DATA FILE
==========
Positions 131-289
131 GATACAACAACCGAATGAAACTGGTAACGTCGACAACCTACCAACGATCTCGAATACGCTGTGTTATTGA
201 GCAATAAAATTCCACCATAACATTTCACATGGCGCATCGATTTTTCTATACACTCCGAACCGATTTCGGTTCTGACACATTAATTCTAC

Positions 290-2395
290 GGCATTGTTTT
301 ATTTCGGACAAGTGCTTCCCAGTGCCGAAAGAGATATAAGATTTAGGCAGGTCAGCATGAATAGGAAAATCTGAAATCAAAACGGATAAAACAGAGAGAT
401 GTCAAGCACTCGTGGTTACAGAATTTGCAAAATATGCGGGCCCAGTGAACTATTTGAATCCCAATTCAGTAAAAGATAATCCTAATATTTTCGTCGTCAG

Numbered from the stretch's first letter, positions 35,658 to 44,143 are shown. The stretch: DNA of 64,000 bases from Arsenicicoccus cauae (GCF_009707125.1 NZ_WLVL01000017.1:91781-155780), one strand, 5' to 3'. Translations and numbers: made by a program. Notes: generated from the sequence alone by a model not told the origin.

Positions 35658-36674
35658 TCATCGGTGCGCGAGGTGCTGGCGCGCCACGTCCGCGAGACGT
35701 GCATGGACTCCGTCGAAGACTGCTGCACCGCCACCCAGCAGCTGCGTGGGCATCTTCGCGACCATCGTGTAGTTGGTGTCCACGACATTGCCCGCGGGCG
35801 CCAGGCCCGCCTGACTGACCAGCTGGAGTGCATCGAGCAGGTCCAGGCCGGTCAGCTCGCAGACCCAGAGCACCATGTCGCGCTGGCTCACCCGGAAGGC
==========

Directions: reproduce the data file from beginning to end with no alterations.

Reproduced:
Positions 131-289
131 GATACAACAACCGAATGAAACTGGTAACGTCGACAACCTACCAACGATCTCGAATACGCTGTGTTATTGA
201 GCAATAAAATTCCACCATAACATTTCACATGGCGCATCGATTTTTCTATACACTCCGAACCGATTTCGGTTCTGACACATTAATTCTAC

Positions 290-2395
290 GGCATTGTTTT
301 ATTTCGGACAAGTGCTTCCCAGTGCCGAAAGAGATATAAGATTTAGGCAGGTCAGCATGAATAGGAAAATCTGAAATCAAAACGGATAAAACAGAGAGAT
401 GTCAAGCACTCGTGGTTACAGAATTTGCAAAATATGCGGGCCCAGTGAACTATTTGAATCCCAATTCAGTAAAAGATAATCCTAATATTTTCGTCGTCAG

Numbered from the stretch's first letter, positions 35,658 to 44,143 are shown. The stretch: DNA of 64,000 bases from Arsenicicoccus cauae (GCF_009707125.1 NZ_WLVL01000017.1:91781-155780), one strand, 5' to 3'. Translations and numbers: made by a program. Notes: generated from the sequence alone by a model not told the origin.

Positions 35658-36674
35658 TCATCGGTGCGCGAGGTGCTGGCGCGCCACGTCCGCGAGACGT
35701 GCATGGACTCCGTCGAAGACTGCTGCACCGCCACCCAGCAGCTGCGTGGGCATCTTCGCGACCATCGTGTAGTTGGTGTCCACGACATTGCCCGCGGGCG
35801 CCAGGCCCGCCTGACTGACCAGCTGGAGTGCATCGAGCAGGTCCAGGCCGGTCAGCTCGCAGACCCAGAGCACCATGTCGCGCTGGCTCACCCGGAAGGC